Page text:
This type of machine does not facilitate very smooth operation. To push the thief out from inside the sleeve, the operator must press the lever either against the table surface, or against his torso. Since the lever position is quite steep, the initial force needed to get the motion started must be quite strong, but once the Jacob's ladder is in motion the force should ideally be reduced to a minimum - quite drastically, in fact. This is easier said than done, and as a result, the operation of this type of machine is quite obvious. Despite the fact that the holdout itself is out of sight, the pressing action can be quite obvious and it can telegraph the move. Some later models of these machines had some minor improvements that helped facilitate a smoother operation, but the fact still remains that this type of arm-pressure mechanism is actually quite primitive and can not be perfected beyond a certain point.

Below you can see three versions of a lever-action arm-pressure holdout. The first image is a photograph of the actual machine that appears in the illustration, above, from the 1894 book Sharps and Flats. The next image shows an antique machine, possibly from the same era, and the last image is a photograph of a rendition from the 1930s. Both of these machines are relatively small as they are made to be fitted on the forearm, strapped deep inside the sleeve.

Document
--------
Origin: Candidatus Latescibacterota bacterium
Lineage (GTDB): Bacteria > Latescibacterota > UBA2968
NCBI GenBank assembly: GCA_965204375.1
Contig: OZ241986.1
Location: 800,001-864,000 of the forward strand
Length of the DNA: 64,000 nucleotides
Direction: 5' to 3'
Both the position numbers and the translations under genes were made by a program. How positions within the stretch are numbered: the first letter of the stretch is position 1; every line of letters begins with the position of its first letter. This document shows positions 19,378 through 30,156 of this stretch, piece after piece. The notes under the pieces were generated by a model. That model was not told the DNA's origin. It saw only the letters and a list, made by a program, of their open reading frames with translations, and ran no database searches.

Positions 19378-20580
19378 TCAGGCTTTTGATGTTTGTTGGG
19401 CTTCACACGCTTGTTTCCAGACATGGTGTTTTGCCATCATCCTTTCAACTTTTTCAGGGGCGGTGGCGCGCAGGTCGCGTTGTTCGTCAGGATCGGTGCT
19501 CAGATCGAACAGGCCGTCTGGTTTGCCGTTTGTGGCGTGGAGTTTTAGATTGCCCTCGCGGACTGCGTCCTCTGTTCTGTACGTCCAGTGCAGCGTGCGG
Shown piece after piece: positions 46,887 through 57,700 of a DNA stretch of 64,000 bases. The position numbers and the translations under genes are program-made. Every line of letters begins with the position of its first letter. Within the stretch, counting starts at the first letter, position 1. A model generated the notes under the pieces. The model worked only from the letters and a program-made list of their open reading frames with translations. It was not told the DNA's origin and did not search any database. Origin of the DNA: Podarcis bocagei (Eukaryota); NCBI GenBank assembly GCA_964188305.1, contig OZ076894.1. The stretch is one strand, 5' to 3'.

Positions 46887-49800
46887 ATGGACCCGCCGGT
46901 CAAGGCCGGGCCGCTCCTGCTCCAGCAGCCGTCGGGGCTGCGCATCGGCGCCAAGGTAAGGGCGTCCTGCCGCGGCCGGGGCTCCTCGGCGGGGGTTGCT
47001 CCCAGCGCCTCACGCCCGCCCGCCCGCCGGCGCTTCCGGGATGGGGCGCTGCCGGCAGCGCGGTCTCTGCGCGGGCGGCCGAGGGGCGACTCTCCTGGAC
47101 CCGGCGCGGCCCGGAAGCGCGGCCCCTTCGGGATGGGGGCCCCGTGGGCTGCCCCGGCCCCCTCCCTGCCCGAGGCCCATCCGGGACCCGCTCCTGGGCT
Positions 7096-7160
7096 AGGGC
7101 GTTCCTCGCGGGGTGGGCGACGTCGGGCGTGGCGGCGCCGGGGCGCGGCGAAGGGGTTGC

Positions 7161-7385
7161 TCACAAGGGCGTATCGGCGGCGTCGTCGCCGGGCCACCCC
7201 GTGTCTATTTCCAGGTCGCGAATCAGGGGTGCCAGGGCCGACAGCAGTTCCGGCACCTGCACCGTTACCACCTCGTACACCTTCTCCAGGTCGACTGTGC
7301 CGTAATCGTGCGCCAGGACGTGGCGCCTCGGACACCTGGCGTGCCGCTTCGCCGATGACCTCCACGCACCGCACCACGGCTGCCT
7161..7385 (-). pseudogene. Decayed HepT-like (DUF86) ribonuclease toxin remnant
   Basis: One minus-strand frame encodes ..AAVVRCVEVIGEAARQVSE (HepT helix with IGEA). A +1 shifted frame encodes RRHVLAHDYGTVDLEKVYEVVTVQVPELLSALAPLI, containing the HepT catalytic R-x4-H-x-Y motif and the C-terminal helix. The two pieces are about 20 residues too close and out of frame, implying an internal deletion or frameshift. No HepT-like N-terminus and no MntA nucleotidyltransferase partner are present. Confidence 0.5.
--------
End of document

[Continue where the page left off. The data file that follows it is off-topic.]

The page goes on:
leaver-action arm-pressure holdout jacob's ladder holdout lazy tong holdout

In closing, it should be noted that there are several different types of holdout machines that use a Jacob's ladder. However, only the models that use a lever mechanism can be called arm-pressure holdouts. The other machines may look similar in appearance, only because of the presence of the Jacob's ladder, but if the motion is not caused by a lever-action mechanism they cannot be called arm-pressure machines.